Phantoms, zombies, and evil girls (guhs), oh my: there is sometimes a very fine line between self-indulgent concept and clever, palatable allegory. Luckily, Jookabox (formerly Grampall Jookabox, and in both instances a stylus name for Indianapolis-bred David Adamson) has the requisite caustic wit and musical inventiveness to make this latest release fall squarely into the latter category.
Following 2008's bouncier, brighter Ropechain, Dead Zone Boys has Adamson and his co-conspirators upping the darkness and distress with effective results. Rather than coming off as a DIY R&B obsessive in the vein of Beck, this album has a distinctly industrial feel. While layered, tom-tom-heavy rhythmic patterns and otherworldly synths have been used on earlier releases, here they become the foundation of the album. Still apparent is Adamson's vocal pitch-shifting fetish, adding interesting timbres to the mix as the album progresses. "Phantoms Don't Go," however, kicks things off with the most unprocessed vocals that we get, coming off primordially with its wallop of drone. Other tracks share a similar aesthetic, but there are outliers as well: the frenetic "You Cried Me" is a nice example, sounding like a folk duo with one member on crystal meth while the other tries to calm her down.
But even among the songs anchored by those overdriven drums, a track like "East Side Bangs/East Side Fade" stands out as more noir-ish R&B than booming industrial. And the constant fluctuation of vocal tones gives the sequence of songs a fragmented, schizophrenic feel appropriate to the post-apocalyptic milieu it's striving for; it also puts it in a sonic league with those early tape-manipulated classics by The Butthole Surfers.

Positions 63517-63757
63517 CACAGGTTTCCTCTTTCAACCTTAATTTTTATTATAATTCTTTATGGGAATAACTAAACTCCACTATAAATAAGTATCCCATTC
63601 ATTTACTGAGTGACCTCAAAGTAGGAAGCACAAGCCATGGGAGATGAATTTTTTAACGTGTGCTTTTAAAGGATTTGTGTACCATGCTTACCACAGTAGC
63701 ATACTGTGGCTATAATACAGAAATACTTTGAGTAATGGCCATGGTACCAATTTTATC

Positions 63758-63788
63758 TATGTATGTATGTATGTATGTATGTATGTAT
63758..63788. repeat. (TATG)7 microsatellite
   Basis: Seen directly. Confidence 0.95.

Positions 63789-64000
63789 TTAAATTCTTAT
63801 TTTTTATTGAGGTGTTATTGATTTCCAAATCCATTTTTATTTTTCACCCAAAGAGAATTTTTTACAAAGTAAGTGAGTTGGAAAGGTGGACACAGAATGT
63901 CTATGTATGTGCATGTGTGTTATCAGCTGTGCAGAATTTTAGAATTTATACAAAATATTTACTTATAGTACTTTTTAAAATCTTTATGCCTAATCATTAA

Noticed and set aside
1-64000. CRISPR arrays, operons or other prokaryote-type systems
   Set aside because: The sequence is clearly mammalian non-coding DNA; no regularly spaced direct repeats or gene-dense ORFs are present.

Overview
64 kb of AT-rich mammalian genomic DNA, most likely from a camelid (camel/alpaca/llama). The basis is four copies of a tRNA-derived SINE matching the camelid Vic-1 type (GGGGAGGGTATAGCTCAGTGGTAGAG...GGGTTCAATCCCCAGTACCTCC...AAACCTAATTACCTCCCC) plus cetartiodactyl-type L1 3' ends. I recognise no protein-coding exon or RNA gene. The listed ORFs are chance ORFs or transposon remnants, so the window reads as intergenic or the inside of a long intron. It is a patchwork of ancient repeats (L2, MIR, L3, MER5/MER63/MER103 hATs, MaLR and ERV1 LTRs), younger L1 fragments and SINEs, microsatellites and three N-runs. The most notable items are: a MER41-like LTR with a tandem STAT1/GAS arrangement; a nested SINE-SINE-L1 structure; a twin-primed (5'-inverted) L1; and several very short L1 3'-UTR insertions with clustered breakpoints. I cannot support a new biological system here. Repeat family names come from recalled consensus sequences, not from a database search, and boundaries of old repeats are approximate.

However, with such willful experimentation, there are bound to be missteps, and Dead Zone Boys is not without them. After a stellar first two-thirds, monotony sets in on "Zombie Tear Drops," which has a bit of a plodding quality due to the combination of its relatively diminished bottom end and reduced tempo. Within its first minute, it's worn out any welcome, and even though "Lights" picks things up a bit with its terse urgency, "F.I.T.F. #1" closes things out with a fizzle. Ultra-slowed vocals drool the refrain of "Faith in the fuckin' again." I'm all for musicians not taking themselves too seriously, but with such audacious, irreverent, and yet captivating material populating the bulk of the album, it is a supreme letdown to finish on such strangely muddled notes. Still, Dead Zone Boys is worth some serious attention.
1. Phantom Don't Go
2. Don't Go Phantom
3. You Cried Me
4. Gonna Need the Guns/Doom Hope
5. East Side Bangs/East Side Fade
6. Glyphin' Out
7. Evil Guh
8. XXXiawn Shell
9. Zombie Tear Drops
11. F.I.T.F #1